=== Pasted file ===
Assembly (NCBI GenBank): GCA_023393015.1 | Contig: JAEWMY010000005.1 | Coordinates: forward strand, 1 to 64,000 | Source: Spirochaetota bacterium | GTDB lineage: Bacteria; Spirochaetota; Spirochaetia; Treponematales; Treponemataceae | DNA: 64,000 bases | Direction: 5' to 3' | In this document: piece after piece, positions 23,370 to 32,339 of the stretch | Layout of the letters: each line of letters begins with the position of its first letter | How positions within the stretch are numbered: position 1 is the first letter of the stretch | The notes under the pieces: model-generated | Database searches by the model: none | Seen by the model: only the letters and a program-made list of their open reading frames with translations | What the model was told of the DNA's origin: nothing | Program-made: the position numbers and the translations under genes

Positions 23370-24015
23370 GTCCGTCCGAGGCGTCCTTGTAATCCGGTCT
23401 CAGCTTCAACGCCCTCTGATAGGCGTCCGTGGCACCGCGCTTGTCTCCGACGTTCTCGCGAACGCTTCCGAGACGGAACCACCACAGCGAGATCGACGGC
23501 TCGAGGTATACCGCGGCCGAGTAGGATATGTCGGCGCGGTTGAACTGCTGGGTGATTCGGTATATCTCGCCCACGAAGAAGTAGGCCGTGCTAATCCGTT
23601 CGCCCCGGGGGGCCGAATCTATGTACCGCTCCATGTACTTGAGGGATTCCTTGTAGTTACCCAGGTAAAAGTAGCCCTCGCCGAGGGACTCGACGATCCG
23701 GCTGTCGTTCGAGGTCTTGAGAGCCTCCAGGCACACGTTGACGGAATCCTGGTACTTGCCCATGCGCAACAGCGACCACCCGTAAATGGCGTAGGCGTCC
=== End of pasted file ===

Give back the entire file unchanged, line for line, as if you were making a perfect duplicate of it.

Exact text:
Assembly (NCBI GenBank): GCA_023393015.1 | Contig: JAEWMY010000005.1 | Coordinates: forward strand, 1 to 64,000 | Source: Spirochaetota bacterium | GTDB lineage: Bacteria; Spirochaetota; Spirochaetia; Treponematales; Treponemataceae | DNA: 64,000 bases | Direction: 5' to 3' | In this document: piece after piece, positions 23,370 to 32,339 of the stretch | Layout of the letters: each line of letters begins with the position of its first letter | How positions within the stretch are numbered: position 1 is the first letter of the stretch | The notes under the pieces: model-generated | Database searches by the model: none | Seen by the model: only the letters and a program-made list of their open reading frames with translations | What the model was told of the DNA's origin: nothing | Program-made: the position numbers and the translations under genes

Positions 23370-24015
23370 GTCCGTCCGAGGCGTCCTTGTAATCCGGTCT
23401 CAGCTTCAACGCCCTCTGATAGGCGTCCGTGGCACCGCGCTTGTCTCCGACGTTCTCGCGAACGCTTCCGAGACGGAACCACCACAGCGAGATCGACGGC
23501 TCGAGGTATACCGCGGCCGAGTAGGATATGTCGGCGCGGTTGAACTGCTGGGTGATTCGGTATATCTCGCCCACGAAGAAGTAGGCCGTGCTAATCCGTT
23601 CGCCCCGGGGGGCCGAATCTATGTACCGCTCCATGTACTTGAGGGATTCCTTGTAGTTACCCAGGTAAAAGTAGCCCTCGCCGAGGGACTCGACGATCCG
23701 GCTGTCGTTCGAGGTCTTGAGAGCCTCCAGGCACACGTTGACGGAATCCTGGTACTTGCCCATGCGCAACAGCGACCACCCGTAAATGGCGTAGGCGTCC